What's That Around Your Neck, Pardner?
A look at one of the most important items in a cowboy's gear.
By Christina Cole
If you've ever watched a western -- and I'm guessing you probably have -- you've seen cowboys with kerchiefs. Maybe you've called them scarves, or bandanas. They go by a lot of different names, but one thing is certain. No real cowboy would work without one.
When I think of bandanas -- which is what I've always called them -- the first image that comes to my mind is the rustler, robber, or the "bad guy" in the old western movies. You know. The one wearing the black hat.
But then, I think, too, of cowboys on cattle drives. I think of the dust and dirt, and I realize the good guys often wore their bandanas pulled up over their faces, as well.
Hiding one's face, or keeping out trail dust aren't the only ways a kerchief can be used, though. Of all the items a cowboy might own, wear, or keep close at hand, nothing serves more purposes than that ubiquitous piece of square cloth.
A surprising fact I learned as I was gathering information about bandanas, kerchiefs -- whatever you wish to call them -- is that unlike the cheap neckerchiefs I've picked up at local stores, usually dark blue or bright red with fancy western designs --- real ones are usually made of silk, not cotton. Real silk is an extremely absorbent fiber which draws moisture away from the skin. It's also warmer than wool for winter wear. A good neck rag usually measures at least 30" x 30" square. You'll see them in a wide variety of colors and patterns.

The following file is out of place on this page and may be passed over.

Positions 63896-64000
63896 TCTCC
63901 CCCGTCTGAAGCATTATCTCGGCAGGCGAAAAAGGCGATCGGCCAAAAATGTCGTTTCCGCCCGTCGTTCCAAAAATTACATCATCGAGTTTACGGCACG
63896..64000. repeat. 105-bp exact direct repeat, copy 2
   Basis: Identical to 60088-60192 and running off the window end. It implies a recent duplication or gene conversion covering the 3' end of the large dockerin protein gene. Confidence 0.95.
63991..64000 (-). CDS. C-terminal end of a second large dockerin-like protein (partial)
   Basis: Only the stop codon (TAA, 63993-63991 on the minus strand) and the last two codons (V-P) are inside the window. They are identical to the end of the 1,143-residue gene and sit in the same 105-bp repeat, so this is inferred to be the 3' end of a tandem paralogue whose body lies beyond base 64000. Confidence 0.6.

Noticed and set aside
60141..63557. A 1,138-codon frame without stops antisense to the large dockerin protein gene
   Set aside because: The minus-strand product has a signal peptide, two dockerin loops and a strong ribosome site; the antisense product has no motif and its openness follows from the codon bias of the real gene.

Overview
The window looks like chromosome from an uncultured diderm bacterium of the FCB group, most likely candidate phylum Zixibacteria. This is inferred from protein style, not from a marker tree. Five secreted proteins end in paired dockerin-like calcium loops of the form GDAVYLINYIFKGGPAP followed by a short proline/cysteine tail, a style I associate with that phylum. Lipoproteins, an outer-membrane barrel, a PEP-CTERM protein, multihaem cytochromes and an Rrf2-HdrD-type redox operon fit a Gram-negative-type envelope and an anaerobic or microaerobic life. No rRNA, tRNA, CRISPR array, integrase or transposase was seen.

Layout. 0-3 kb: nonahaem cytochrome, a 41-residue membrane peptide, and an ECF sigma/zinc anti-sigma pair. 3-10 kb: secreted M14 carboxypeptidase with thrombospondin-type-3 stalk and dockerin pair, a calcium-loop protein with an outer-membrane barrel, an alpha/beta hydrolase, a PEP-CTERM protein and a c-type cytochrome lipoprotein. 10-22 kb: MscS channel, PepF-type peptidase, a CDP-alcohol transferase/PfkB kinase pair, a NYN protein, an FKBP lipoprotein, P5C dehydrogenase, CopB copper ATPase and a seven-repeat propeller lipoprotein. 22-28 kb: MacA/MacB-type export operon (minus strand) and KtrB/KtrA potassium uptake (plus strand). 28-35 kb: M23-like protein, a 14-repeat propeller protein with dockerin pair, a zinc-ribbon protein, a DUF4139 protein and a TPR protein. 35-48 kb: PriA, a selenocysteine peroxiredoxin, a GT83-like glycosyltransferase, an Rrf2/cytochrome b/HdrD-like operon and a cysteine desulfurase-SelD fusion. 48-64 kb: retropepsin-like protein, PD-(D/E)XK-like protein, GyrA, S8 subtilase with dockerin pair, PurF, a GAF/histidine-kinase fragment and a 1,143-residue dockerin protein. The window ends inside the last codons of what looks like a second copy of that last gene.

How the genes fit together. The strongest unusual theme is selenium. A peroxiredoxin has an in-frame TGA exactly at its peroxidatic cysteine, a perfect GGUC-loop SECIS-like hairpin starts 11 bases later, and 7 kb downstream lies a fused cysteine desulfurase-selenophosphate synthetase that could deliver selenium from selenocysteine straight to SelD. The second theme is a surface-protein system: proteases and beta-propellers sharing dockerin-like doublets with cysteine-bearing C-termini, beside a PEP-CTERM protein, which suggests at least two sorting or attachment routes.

In cold climes, the primary purpose of a "neck rag" or "wild rag" as they're often known, is to keep cold air away from the neck. The scarf is wrapped loosely around the neck and tucked into the collar. A cowboy's scarf -- by the way -- is NEVER knotted while he's working. He might tie his neck rag into a fancy knot for a shindig or barn dance, but a knot could spell big trouble if a cowboy got himself "hung up" while working. A hard knot won't loosen easily and a man could choke to death from a knotted rag.
So, we know they're warm around the neck, they keep out dirt and dust, and yes, a fellow can pull one up over his face to hide his identity. But that's only the beginning. A kerchief can be used in more ways then you've probably ever considered.
A cowboy can use a "wild rag" to:
- Tie down his hat to keep his ears warm on a cold morning
- Spread out for a tablecloth at mealtime
- Serve as a napkin under his chin when eating
- Carry water to his horse
- Use it as a filter for drinking from a stream
- Clean his revolver
- Wipe his face
- Wrap around his leg if his boot is chafing him
- Protect the back of his neck from sunburn
- Shoo away mosquitos
- Tie up a sore hand or arm
- Leave on a bush as a marker or sign
- Wrap up a small critter
- Wave to others as a signal
- Carry his grub
- Carry firewood
- Gather fruit
- Hold the handle of a hot pan
- Serve as a splint for a broken limb
- Wrap around his hands on a cold day
- Catch a fish
- Shine his boots
- Dry dishes
- Spread across his lap for his best girl to sit on
And, if the need arises, he can even use it to blow his nose.
Bandana. Handkerchief. Neck Rag. Wild Rag. Kerchief. Buckaroo Scarf. I guess it really doesn't matter what you call it, but if you're planning to head west to do any roping, riding, rustling, ranching, or robbing, you might want to stock up on those handy squares of silk.